I've always thought I could write a novel. Well, it looks as if I have! A year ago, almost to the day, I began writing a story....actually I began taking dictation as the story told itself to me. When I really got into the process, I would wake up mornings excited, wanting to find out what would happen to Callie today.
The writing is the fun part, though. Then you may want to expose your wordy creation to the world. You want people to love your baby as much as you do, but you steel yourself to the reality that it may not be, and you press onward anyway, because writing is meant to be read.
Jim was the first to read it, which surprised us both because he's more of a Louis L'amour type of guy and only reads when he's at deer camp and wants to fall asleep. But once he got into it, he was excited about my story and urged me on when I grew weary and wanted to stick it in a file and go onto my next addiction. (The man has always been my biggest fan, whether I'm writing for a magazine, painting, or smearing grout on a mosaic guitar.) He also helped with editing and made lots of suggestions, most of which I agreed with because his logical, engineering mind saw gaps that my Pisces Dreaming mind skimmed over.
The next step was to let a few friends read a couple of chapters. I told them, forget you know me. Read it as if you picked it up on a bookstore shelf. Make notes of errors and problems, also questions you have about the plot, etc. Be specific. One said she really liked it. Period. Another, a lifelong friend, asked if it were "autobiographical" and said, "If it is, it's creeping me out." No, it's not about me or anybody I ever knew. My sister took it and then simply said, "You know I'm not much of a reader." Okaaay. Finally, I sent it to an online friend whom I've known for several years. She just got through self-publishing her own book, and when I skimmed over her chapters, I was guilty of saying that's very good and leaving it at that. Hey, I was more interested in writing my book. She, however, started her critique of mine off with, "Of course you've always been a good writer, but..." That's never a good sign. She then proceeded to lambast each and every detail of the two random chapters I'd sent her, going on for pages with numbered bullets about how she hated it and how unreadable it was. Gee, that was helpful.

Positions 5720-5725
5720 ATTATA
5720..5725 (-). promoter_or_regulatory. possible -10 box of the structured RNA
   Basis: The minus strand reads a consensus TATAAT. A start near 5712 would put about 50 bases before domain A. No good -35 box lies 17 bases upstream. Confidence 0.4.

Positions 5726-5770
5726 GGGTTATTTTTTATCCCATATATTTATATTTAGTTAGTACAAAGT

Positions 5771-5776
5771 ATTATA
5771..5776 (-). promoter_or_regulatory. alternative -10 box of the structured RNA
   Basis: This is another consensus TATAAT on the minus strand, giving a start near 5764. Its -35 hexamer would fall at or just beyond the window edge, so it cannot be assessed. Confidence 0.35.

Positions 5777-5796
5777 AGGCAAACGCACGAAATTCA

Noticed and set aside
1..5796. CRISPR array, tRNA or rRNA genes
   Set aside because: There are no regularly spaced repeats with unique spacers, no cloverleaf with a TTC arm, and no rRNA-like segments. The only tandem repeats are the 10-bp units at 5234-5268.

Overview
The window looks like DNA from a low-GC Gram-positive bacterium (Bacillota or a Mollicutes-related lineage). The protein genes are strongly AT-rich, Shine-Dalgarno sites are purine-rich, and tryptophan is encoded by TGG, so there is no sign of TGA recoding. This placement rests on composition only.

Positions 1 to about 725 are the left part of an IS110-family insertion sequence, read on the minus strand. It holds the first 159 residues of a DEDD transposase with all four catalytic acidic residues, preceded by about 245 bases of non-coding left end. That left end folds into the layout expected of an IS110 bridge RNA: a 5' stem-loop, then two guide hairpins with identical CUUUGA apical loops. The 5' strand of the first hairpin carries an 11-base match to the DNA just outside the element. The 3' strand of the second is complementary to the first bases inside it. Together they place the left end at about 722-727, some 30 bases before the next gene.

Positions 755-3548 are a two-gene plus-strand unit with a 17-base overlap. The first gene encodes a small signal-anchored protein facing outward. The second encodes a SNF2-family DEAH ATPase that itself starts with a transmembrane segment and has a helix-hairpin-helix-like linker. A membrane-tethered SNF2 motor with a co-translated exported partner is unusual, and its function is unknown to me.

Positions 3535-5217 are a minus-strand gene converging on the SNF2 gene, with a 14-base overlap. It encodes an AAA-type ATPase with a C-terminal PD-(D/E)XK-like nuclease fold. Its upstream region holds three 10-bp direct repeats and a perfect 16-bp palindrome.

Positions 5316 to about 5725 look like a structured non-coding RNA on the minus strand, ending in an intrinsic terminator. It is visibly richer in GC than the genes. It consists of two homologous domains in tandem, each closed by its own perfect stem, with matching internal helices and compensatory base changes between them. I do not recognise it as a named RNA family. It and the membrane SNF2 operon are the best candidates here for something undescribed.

Bloody but unbowed, I finished up the gazillionth rewrite (based only on mine and Jim's critiques) and sent it to a local publisher who immediately said he loved it and would definitely publish it. Now we were getting somewhere. He gave it to his editor and said she was so excited about it and kept copying phrases from it to send to him. He said that's unusual. I said, "Thank you, Jesus."
Now it looks as if my baby will be released this week or at least this month. Hey, if nobody reads it, or if they read it and don't like it, at least, I've published a book. I've got plenty more addictions that need tending.
Here's what the blurb on the back of the book says (I did my own cover, by the way).
"How do you walk away from the life and the only security you've known, with a few belongings and your best friend, who happens to be a teddy bear, and start over?
In the summer of 1962, in a rural community nestled deep in the foothills of the Ozarks, Callie Jaggers finds out in the twinkling of an eye that the suspect truths she has built her young life upon are lies when she is brutally molested, left for dead and then thrown to the wolves. But in this spellbinding Southern Gothic tale, this might be the gateway to the life she was born to live.
Going over Jordan is a journey that spans a lifetime and more, as Callie learns to face her own inner demons, as well as a very real nightmare that stalks her through the forest and just won't leave her alone.
Her own healing begins when Callie accepts her ability to heal others and learns that sometimes our true family is not the one we were born into. Her journey takes us to an extraordinary world of labyrinths, ancient crystal caverns, of moonstones with the power to restore the light that's been stolen, and the Wolf Clan who avenges its own. And Happily Ever After? Well, that would be giving away the ending, wouldn't it?"